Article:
In the history of the Indian grammatical tradition, Bhartṛhari (about fifth century C.E.) is the fourth great grammarian - after Pāṇini, Kātyāyana and Patañjali - and the first to make the philosophical aspects of language and grammar the main subject of an independent work. This work, the
Vākyapadīya (VP), consists of about 2000 philosophical couplets or kārikās.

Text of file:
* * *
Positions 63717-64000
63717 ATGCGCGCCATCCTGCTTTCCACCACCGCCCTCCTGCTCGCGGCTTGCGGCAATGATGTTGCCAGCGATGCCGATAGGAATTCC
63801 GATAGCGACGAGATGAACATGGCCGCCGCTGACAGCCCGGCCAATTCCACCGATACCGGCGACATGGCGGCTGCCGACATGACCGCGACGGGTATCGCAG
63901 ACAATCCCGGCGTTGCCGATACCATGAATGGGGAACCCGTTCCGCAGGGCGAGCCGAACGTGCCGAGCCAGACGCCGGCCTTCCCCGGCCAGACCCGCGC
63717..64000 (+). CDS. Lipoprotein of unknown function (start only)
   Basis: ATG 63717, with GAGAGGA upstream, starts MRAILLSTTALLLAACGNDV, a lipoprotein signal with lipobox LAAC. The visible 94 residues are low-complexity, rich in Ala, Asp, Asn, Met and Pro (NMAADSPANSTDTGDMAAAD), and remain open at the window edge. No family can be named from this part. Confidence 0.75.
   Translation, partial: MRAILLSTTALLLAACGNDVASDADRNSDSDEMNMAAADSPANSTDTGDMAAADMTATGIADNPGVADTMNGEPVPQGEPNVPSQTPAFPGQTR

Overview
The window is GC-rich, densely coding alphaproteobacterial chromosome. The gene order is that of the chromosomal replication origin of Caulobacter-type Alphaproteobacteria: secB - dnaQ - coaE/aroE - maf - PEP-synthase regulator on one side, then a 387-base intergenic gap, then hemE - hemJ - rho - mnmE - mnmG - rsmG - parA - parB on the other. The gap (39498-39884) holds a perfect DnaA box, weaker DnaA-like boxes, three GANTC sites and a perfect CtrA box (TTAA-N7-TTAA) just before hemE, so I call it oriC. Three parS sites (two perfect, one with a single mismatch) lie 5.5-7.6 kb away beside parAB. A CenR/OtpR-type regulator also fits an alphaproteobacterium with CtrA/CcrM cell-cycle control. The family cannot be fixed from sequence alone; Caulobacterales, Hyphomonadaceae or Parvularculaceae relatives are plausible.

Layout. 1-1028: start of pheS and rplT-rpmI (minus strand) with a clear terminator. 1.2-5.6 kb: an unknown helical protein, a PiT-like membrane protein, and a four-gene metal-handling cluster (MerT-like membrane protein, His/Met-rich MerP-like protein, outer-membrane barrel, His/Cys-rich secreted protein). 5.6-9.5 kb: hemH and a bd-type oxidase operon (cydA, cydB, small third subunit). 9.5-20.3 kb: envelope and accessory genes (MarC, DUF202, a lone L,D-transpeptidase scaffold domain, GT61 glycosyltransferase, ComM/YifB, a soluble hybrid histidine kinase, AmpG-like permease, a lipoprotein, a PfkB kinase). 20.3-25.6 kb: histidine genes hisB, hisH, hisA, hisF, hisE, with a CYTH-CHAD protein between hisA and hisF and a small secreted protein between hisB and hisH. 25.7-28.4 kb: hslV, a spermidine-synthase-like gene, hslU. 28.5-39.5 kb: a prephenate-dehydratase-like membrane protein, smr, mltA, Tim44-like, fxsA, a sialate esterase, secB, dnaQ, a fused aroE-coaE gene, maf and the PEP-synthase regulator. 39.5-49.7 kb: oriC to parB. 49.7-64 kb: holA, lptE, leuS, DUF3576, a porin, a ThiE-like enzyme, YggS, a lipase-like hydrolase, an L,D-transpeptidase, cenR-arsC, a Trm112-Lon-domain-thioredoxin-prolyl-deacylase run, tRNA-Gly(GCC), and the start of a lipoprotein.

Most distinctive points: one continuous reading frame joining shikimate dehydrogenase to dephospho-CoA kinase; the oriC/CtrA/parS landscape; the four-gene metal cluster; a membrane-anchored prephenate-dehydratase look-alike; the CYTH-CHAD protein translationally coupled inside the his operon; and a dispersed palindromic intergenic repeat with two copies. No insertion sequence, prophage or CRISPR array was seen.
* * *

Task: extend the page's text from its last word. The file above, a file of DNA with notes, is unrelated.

Since the latter half of the nineteenth century, the VP has been known to Western Sanskritists, but its language-philosophical contents have started to receive serious attention only in the last few decennia. The subject matter of the VP resonates strongly with crucial themes in twentieth-century Western thought, although the background and the way the issues are elaborated are quite different. Scholars have compared and contrasted Bhartṛhari’s ideas with those of de Saussure, Wittgenstein and Derrida. A theme which, as a leitmotiv, pervades the entire VP is the relation between language, thought and reality. In several Indian traditions, a proper insight into this relation was (and still is) held to be of importance for attaining ‘liberation’.